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Tagged With: luthiery

Digital Abalone

This entry is part 3 of 4 in the series Sapele Tele

For this guitar I wanted to do something a bit different for the fret markers. Though I considered a somewhat elaborate inlay like the previous two, for this one I was thinking of something a bit simpler and unique. As I’m in software engineering I’d been toying with the idea of essentially labeling the fret … Continue reading »

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Finishing Up the Body

This entry is part 2 of 4 in the series Sapele Tele

Ouch! When I was prepping to cut out the body on the CNC, I knew I didn’t have a long enough bit or enough Z height to cut the entire way through from the top. I considered cutting half-way through from the bottom first and then flipping it over, but I was anxious that I … Continue reading »

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Chain Reaction

This entry is part 4 of 4 in the series Atomic Age Surfcaster

As this is the “Atomic Age” Surfcaster, it seems fitting to inlay an atom on the 12th fret. I’m naming the fretboard inlay design “Chain Reaction.” The basic idea is this is the chain reaction leading to the “nuclear burst” finish applied to the body and headstock. I wanted to do something colorful and beyond … Continue reading »

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Inlaying My New Logo!

This entry is part 3 of 4 in the series Atomic Age Surfcaster

Now that I’ve a new logo, time to get it inlaid into the headstock. I again used the “iron on” trick to transfer the laser-printed logo line art to a pearl blank and then cut it out by hand with a jeweler’s saw and fine tooth blade. I then staged the pieces on a bit … Continue reading »

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My New (Not-So-)Secret Identity

Building guitars is becoming a bit of an obsession. Funnily enough I know two other guys in my software engineering group who are also luthiers – perhaps it’s contagious? In order to support this habit without going broke I’ve decided I need to begin offering my guitars for sale. And for that, I’d need an … Continue reading »

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Mahogany and Padauk Neck

This entry is part 2 of 4 in the series Atomic Age Surfcaster

Before routing the neck pocket in the body, we need a neck. This guitar again features a Gibson-style angled headstock made with a scarf joint. The bulk of this neck will be African Mahogany like the body. For this guitar I decided to also laminate a “racing stripe” down the center of the neck. A … Continue reading »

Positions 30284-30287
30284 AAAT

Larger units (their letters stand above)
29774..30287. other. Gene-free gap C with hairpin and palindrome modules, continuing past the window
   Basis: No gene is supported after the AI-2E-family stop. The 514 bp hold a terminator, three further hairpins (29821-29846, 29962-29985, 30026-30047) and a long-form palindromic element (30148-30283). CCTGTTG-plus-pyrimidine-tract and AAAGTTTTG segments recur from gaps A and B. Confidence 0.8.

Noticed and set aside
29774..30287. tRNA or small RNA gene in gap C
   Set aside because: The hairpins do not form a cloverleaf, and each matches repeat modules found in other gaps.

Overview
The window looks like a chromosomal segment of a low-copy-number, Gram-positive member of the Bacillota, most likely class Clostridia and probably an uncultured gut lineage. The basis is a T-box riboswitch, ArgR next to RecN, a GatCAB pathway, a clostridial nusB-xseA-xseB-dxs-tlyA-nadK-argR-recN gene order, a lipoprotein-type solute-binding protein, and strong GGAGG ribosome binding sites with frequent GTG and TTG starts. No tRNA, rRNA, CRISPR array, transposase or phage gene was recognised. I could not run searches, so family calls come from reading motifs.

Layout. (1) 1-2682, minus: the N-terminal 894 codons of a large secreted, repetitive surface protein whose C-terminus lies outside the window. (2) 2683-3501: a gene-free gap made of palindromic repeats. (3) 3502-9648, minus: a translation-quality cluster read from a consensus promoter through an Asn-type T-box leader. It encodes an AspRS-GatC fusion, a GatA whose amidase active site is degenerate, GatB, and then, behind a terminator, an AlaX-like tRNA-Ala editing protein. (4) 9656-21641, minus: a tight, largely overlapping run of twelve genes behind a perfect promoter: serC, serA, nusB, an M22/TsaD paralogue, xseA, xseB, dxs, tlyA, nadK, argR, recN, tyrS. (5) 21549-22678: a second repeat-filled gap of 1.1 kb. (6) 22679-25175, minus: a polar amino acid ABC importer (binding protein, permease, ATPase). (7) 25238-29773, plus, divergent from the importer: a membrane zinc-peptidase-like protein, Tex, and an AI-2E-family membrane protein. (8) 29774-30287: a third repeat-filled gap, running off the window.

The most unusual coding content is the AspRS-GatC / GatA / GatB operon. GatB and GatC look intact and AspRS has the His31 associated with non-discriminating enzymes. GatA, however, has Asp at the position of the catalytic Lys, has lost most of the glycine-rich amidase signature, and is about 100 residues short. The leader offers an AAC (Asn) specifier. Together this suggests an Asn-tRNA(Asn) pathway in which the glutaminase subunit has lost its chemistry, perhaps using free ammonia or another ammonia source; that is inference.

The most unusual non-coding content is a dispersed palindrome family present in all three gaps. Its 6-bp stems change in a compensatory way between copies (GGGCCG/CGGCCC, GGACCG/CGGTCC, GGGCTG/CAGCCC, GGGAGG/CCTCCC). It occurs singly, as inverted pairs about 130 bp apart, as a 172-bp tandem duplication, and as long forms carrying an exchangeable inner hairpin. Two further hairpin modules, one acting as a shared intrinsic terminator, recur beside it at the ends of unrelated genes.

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Atomic Age Surfcaster

This entry is part 1 of 4 in the series Atomic Age Surfcaster

With the charity guitar (the “Wishcaster”) complete, it’s time to start the next build. Though I still haven’t completed the acoustic, I really want to build another Surfcaster – this time for me. A few weeks ago I acquired three burl Maple bookmatched caps for the next few guitars. Perhaps it’s the fact that during … Continue reading »

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Final Assembly and Setup

This entry is part 7 of 7 in the series Make-A-Wish Surfcaster

Once the finish cured, I sanded with wet/dry paper starting with 400 grit and then working up to 2000. After than, I polished it with brown jeweler’s rougue and buffed it out to a high-gloss near-mirror sheen. I attached the neck, installed the pickguard and bridge, and then attached the strap pins and tuners. For … Continue reading »

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Wiring the Wishcaster’s Electronics

This entry is part 6 of 7 in the series Make-A-Wish Surfcaster

A primary difference between this guitar and the previous two is the electronics wiring and installation. The Surfcaster is wired like a Stratocaster — with the pickups and controls attached to the pickguard instead of directly to the body. This greatly simplifies installation and makes it possible to work on the electronics and the finish … Continue reading »

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Dyeing the Wishcaster Blue

This entry is part 5 of 7 in the series Make-A-Wish Surfcaster

With the neck now attached, it was time for a quick trip to quality control – my eldest son Sean – for a check. Thankfully it passed and so the project moved forward to making the pick guard. Pickguard construction began, as usual, with templates. They were prepared from 1/2″ MDF using the full-size drawing. … Continue reading »

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